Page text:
'Unfortunately, the Ontario health-care system and the Ontario home-care system has broken my spirit and sent my life into a void of bureaucracy accompanied by a lack of accountability and oversight,' he added.
Foley claimed that when he continued to complain the agency allegedly threatened to stop sending providers. He said he wants to manage his own health care team but needs the appropriate funding to hire workers.
Foley posted a video pleading for help saying that he wants to return home but not under the care of providers selected for him
Foley, pictured in an older photo, said his does not want the agency contracted providers caring for him because of bad experiences in the past
Foley, pictured in an older photo, said one provider gave him the wrong medication and he got food poisoning and had to be hospitalized under the care of another
In the video, Foley said he applied for self-directed funding, which would help him hire his own home care providers, but he was denied.
Foley said if he refuses to the leave hospital under the care of contracted agency providers and does not allow a medically assisted death, he will have to pay $1,800 a day to stay in the hospital.
That's when he contacted a lawyer and sued the hospital, several health agencies, the Ontario government and the federal government.
Foley's lawyer sent a letter to Canada's justice minister Jody Wilson-Raybould (pictured) asking that all medically assisted deaths are halted until legislation is changed
'There are many individuals that are not being offered alternatives,' his layer Ken Berger told CTV News. 'They are not being supported or not having the necessary services put in place in a way that relieves their suffering.'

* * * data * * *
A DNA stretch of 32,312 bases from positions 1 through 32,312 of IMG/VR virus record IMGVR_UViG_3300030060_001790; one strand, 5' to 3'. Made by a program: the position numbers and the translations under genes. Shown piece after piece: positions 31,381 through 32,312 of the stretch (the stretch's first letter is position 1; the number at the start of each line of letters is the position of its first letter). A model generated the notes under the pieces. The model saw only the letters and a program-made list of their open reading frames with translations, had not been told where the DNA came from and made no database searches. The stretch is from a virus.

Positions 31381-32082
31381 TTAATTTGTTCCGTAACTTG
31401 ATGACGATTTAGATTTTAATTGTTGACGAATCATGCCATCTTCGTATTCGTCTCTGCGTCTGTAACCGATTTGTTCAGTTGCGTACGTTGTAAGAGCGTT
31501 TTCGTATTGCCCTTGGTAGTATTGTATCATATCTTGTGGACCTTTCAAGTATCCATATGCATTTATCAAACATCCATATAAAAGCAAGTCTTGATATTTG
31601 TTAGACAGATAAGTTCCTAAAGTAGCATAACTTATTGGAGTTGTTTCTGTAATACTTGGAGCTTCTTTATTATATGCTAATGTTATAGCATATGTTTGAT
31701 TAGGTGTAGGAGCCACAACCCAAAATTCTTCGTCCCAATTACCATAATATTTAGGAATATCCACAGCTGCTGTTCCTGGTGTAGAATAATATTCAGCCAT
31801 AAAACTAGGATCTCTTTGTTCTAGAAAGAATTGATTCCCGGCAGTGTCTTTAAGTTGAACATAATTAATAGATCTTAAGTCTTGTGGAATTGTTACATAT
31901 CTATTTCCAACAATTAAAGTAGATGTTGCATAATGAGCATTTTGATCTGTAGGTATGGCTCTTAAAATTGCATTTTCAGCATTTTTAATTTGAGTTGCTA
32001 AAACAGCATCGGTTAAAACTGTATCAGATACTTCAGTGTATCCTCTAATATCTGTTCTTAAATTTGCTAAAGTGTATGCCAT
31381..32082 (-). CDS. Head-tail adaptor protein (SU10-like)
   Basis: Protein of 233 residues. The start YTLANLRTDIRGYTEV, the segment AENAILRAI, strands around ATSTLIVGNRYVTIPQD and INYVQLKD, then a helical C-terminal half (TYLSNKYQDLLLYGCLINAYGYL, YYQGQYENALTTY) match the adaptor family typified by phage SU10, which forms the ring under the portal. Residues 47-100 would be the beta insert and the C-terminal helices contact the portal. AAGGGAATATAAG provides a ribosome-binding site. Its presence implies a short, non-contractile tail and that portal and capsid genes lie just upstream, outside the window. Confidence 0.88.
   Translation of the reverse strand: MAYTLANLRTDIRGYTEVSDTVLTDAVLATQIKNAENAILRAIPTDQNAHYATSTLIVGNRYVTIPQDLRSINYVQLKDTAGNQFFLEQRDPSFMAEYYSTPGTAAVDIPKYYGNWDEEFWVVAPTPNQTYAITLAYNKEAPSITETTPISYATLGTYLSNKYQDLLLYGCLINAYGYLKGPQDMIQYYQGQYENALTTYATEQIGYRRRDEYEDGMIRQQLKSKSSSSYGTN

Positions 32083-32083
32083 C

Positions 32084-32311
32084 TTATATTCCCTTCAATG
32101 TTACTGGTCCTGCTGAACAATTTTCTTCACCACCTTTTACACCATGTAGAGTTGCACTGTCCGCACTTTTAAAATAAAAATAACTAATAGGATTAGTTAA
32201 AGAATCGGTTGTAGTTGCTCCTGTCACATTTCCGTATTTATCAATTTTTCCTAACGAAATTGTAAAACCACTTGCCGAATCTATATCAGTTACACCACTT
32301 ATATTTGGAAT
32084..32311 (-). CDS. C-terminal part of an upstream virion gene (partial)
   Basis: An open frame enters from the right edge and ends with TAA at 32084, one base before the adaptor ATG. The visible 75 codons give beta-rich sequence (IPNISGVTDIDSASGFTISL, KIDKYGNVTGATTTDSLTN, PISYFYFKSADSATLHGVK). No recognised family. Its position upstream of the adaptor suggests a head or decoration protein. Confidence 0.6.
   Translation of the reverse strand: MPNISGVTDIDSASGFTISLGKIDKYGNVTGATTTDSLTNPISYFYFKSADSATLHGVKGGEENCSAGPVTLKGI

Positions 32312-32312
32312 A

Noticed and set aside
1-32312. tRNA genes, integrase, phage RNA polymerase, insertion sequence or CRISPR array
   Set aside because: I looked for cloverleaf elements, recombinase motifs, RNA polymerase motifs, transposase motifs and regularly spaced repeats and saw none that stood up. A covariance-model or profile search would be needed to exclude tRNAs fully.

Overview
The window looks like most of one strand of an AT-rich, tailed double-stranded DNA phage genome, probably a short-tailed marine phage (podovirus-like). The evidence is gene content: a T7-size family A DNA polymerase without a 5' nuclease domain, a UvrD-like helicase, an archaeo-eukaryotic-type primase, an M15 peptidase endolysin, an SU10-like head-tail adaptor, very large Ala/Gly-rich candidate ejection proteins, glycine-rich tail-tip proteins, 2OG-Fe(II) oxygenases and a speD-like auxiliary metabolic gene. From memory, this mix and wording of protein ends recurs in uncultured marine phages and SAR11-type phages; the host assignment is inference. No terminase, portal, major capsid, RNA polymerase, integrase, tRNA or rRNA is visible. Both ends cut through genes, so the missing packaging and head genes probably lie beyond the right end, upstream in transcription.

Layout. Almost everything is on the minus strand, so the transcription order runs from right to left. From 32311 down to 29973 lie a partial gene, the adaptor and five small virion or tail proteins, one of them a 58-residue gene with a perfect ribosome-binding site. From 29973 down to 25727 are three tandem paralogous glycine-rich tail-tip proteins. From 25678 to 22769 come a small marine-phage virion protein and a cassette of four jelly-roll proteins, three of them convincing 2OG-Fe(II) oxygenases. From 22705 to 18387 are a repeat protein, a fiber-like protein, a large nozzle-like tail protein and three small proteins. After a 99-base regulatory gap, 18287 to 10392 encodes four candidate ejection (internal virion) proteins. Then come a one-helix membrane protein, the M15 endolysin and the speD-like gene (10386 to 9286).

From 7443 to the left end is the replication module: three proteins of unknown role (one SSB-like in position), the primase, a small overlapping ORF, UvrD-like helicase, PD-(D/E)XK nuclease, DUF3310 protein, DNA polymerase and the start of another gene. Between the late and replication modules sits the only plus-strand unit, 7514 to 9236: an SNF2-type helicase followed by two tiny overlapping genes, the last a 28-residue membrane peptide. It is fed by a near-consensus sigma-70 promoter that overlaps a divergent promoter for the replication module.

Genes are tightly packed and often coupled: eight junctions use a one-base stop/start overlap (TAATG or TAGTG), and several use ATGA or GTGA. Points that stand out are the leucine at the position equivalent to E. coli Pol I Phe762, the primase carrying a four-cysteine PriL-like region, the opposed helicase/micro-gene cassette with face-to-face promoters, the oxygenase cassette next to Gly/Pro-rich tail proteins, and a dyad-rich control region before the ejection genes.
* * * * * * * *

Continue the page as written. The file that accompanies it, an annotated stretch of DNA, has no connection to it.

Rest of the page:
'(Foley) is substantially suffering,' he added. 'He is going to fight this, not only to protect his own constitutional rights, but also the constitutional right of all Canadians.'
Berger also sent a letter to Canada's justice minister Jody Wilson-Raybould demanding that all medically assisted deaths are halted until legislation is changed to ensure that all necessary services to help patients live are provided first.
'Persons suffering with severe disabilities require necessary health care, assistance and compassion,' Berger wrote in the letter. 'These crucial services are not always provided at times of most need or in such a way that relieves suffering; instead, persons with disabilities are being assisted to their death rather than being assisted with life.'
Berger told CTV News that he believes there are many other people in a situation similar to what Foley is going through.
Foley's lawsuit includes London Health Science Centres Victoria Hospital, where he has been a patient for two years
He wrote in his letter that the Canadian government ensure 'all necessary health services are provided before persons are misled into premature and inappropriate deaths because of their belief that they are a burden to society with no alternative to death'.
A spokesman for Wilson-Raybould told CTV News that she would be looking into Berger's letter.
'Our government passed legislation that provides a national framework for medically assisted dying that protects our most vulnerable,' David Taylor said.